PhD Position: Using Machine-Learning Techniques to Enhance Test Suite Effectiveness

The Software Engineering & Information Systems Group at the University of Tartu is calling for applications from aspiring computer science researchers to conduct doctoral research at the crossroads of Artificial Intelligence (AI) and Software Testing. System-level testing has become a highly automated practice in software industry. Growing size and configurability of software, which needs to be tested in ever-shorter cycles, has resulted in high demand for optimizing test suites with regards to efficiency and effectiveness.

The goal of the PhD project is as follows: With the help of machine-learning/AI, three approaches with prototypical tool support shall be developed for test suite optimization. The approaches shall provide (i) a method to develop a model that predicts in a mutation testing context which mutants won’t be killed, thus informing about missing tests in the test suite, (ii) a method to support semi-automatic test oracle generation, thus completing automatically generated test data, and (iii) a method to detect usage profile differences between test execution logs and end user execution logs, thus informing about gaps in the test suite. The three approaches will be integrated and evaluated in case studies with industry. Part of the PhD will be conducted at the site of our cooperation partner Software Competence Center Hagenberg in Austria (SCCH).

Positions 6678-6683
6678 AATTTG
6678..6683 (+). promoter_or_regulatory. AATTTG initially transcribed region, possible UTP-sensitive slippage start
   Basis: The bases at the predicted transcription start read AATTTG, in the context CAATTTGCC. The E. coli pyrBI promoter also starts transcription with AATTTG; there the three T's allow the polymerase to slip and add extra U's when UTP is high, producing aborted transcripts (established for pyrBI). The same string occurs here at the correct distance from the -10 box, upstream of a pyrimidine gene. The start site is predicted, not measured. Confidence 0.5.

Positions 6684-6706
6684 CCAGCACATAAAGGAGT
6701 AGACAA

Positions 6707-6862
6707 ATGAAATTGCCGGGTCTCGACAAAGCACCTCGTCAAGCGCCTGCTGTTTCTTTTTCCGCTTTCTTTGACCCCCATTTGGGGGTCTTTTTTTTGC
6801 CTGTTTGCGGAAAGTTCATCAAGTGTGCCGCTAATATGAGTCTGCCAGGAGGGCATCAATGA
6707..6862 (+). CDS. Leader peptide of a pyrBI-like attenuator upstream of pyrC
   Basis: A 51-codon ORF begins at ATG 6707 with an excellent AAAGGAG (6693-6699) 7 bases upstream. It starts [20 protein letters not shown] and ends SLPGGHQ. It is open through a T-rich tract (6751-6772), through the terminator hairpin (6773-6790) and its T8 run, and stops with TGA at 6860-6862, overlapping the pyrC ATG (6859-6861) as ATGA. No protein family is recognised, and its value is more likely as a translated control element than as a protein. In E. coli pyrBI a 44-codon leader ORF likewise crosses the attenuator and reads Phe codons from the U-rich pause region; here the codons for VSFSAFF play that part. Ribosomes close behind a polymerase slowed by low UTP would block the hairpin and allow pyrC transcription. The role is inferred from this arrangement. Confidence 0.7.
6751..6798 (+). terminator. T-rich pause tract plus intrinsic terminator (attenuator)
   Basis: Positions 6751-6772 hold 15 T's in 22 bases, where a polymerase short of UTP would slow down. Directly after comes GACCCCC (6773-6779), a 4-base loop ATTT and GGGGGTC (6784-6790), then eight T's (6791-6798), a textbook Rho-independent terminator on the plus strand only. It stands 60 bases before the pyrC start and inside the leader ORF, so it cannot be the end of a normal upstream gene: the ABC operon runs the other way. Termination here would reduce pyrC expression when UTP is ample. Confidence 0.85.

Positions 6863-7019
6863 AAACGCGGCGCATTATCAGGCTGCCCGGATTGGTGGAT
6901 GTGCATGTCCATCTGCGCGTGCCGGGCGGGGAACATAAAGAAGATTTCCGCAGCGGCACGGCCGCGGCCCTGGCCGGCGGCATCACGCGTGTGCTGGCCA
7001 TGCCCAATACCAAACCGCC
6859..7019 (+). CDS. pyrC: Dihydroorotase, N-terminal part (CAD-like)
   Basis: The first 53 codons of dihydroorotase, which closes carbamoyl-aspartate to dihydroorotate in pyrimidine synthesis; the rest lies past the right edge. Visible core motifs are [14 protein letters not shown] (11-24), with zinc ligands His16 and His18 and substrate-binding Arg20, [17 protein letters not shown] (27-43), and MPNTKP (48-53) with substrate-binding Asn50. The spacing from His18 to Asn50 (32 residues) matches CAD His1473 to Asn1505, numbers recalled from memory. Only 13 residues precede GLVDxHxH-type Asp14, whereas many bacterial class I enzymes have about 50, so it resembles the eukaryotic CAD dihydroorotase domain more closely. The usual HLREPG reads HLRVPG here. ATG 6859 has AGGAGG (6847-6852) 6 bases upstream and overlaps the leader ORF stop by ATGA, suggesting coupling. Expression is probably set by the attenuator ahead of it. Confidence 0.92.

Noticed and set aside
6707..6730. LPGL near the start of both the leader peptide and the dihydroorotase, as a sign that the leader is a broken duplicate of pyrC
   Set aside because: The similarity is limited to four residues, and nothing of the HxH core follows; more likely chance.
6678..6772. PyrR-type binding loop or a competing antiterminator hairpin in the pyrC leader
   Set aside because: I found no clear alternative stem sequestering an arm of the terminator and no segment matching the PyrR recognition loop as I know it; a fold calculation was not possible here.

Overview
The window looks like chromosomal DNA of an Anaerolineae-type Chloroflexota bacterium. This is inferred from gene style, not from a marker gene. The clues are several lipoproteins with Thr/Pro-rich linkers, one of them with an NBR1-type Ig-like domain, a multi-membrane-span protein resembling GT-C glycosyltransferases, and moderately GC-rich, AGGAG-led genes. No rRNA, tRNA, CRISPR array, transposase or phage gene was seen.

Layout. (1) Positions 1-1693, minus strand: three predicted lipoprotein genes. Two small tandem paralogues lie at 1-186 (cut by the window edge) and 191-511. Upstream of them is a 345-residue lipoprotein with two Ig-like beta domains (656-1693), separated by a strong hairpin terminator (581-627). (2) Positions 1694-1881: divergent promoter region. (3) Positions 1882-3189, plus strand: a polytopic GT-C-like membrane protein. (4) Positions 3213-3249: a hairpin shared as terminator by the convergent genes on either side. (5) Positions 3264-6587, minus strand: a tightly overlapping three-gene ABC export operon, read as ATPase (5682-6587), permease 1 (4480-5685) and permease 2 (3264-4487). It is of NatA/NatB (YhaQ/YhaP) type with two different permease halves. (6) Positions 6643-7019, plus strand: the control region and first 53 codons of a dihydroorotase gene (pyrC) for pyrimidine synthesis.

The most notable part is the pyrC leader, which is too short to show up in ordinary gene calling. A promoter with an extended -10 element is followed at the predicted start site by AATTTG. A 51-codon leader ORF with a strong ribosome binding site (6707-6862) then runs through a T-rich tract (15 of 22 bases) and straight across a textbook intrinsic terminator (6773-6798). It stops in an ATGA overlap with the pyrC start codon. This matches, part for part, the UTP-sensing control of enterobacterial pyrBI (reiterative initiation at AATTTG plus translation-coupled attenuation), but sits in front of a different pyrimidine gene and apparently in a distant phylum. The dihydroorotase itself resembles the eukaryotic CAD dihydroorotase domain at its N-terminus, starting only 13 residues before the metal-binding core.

As PhD student you will be embedded within the group, which consists of 8 staff members and 12 PhD students. The group conducts world-leading research in the fields of software analytics and business process management. In the past 5 years, the group has earned 8 best or distinguished paper awards at international conferences. During your PhD, you will receive mentorship from at least two senior staff members and will be given the opportunity to undertake research visits in leading research teams in Europe and world-wide.

The PhD position comes with a scholarship of 1200 euros/month net for a period of four years. Additional income can be generated through teaching tasks and through special agreements with SCCH based on performance.

To apply, you must have a Masters degree (or be close to obtaining your Masters) in Computer Science, Software Engineering, Information Systems or a related discipline. You will need a good foundation in machine learning, a basic understanding of software testing techniques, and openness to cross-disciplinary research.

Preference will be given to applicants with high GPA, and applicants who can demonstrate ...

  • Strong background in AI (Machine-Learning)
  • Strong interest in software testing/QA
  • Strong interest in learning how to do proper research
  • Good programming skills
  • Good communication skills
  • Ability to work autonomously
  • Ability to adapt to new work environment
  • Couriosity and willingness to travel (temporary re-location to Austria)

Interested candidates may send an expression of interest to Prof. Dietmar Pfahl (firstname.lastname ät The deadline for applications is June 10. The official application procedure is available at: The position has been announced here:


More details about the individual topics (incl. literature) can be found below:

Topic 1: